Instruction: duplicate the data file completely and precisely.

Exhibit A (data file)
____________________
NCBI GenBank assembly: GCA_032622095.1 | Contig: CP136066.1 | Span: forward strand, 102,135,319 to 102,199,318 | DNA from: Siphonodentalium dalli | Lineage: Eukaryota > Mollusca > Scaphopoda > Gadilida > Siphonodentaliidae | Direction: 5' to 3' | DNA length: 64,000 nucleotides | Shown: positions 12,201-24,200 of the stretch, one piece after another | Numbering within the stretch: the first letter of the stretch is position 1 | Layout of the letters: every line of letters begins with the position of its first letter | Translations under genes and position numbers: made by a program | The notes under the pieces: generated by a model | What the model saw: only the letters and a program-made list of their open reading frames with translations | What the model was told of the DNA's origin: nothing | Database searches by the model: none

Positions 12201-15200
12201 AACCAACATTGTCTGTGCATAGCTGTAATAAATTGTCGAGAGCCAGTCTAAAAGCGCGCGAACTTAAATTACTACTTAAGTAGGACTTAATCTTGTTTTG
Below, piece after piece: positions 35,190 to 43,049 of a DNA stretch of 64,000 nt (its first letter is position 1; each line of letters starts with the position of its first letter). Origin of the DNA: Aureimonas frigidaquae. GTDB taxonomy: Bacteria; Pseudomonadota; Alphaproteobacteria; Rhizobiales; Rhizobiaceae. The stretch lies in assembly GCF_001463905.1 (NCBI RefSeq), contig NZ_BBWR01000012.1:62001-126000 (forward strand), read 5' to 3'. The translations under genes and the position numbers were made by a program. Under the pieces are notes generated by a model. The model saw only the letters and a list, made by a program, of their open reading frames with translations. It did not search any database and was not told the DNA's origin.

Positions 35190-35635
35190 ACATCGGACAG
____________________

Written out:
NCBI GenBank assembly: GCA_032622095.1 | Contig: CP136066.1 | Span: forward strand, 102,135,319 to 102,199,318 | DNA from: Siphonodentalium dalli | Lineage: Eukaryota > Mollusca > Scaphopoda > Gadilida > Siphonodentaliidae | Direction: 5' to 3' | DNA length: 64,000 nucleotides | Shown: positions 12,201-24,200 of the stretch, one piece after another | Numbering within the stretch: the first letter of the stretch is position 1 | Layout of the letters: every line of letters begins with the position of its first letter | Translations under genes and position numbers: made by a program | The notes under the pieces: generated by a model | What the model saw: only the letters and a program-made list of their open reading frames with translations | What the model was told of the DNA's origin: nothing | Database searches by the model: none

Positions 12201-15200
12201 AACCAACATTGTCTGTGCATAGCTGTAATAAATTGTCGAGAGCCAGTCTAAAAGCGCGCGAACTTAAATTACTACTTAAGTAGGACTTAATCTTGTTTTG
Below, piece after piece: positions 35,190 to 43,049 of a DNA stretch of 64,000 nt (its first letter is position 1; each line of letters starts with the position of its first letter). Origin of the DNA: Aureimonas frigidaquae. GTDB taxonomy: Bacteria; Pseudomonadota; Alphaproteobacteria; Rhizobiales; Rhizobiaceae. The stretch lies in assembly GCF_001463905.1 (NCBI RefSeq), contig NZ_BBWR01000012.1:62001-126000 (forward strand), read 5' to 3'. The translations under genes and the position numbers were made by a program. Under the pieces are notes generated by a model. The model saw only the letters and a list, made by a program, of their open reading frames with translations. It did not search any database and was not told the DNA's origin.

Positions 35190-35635
35190 ACATCGGACAG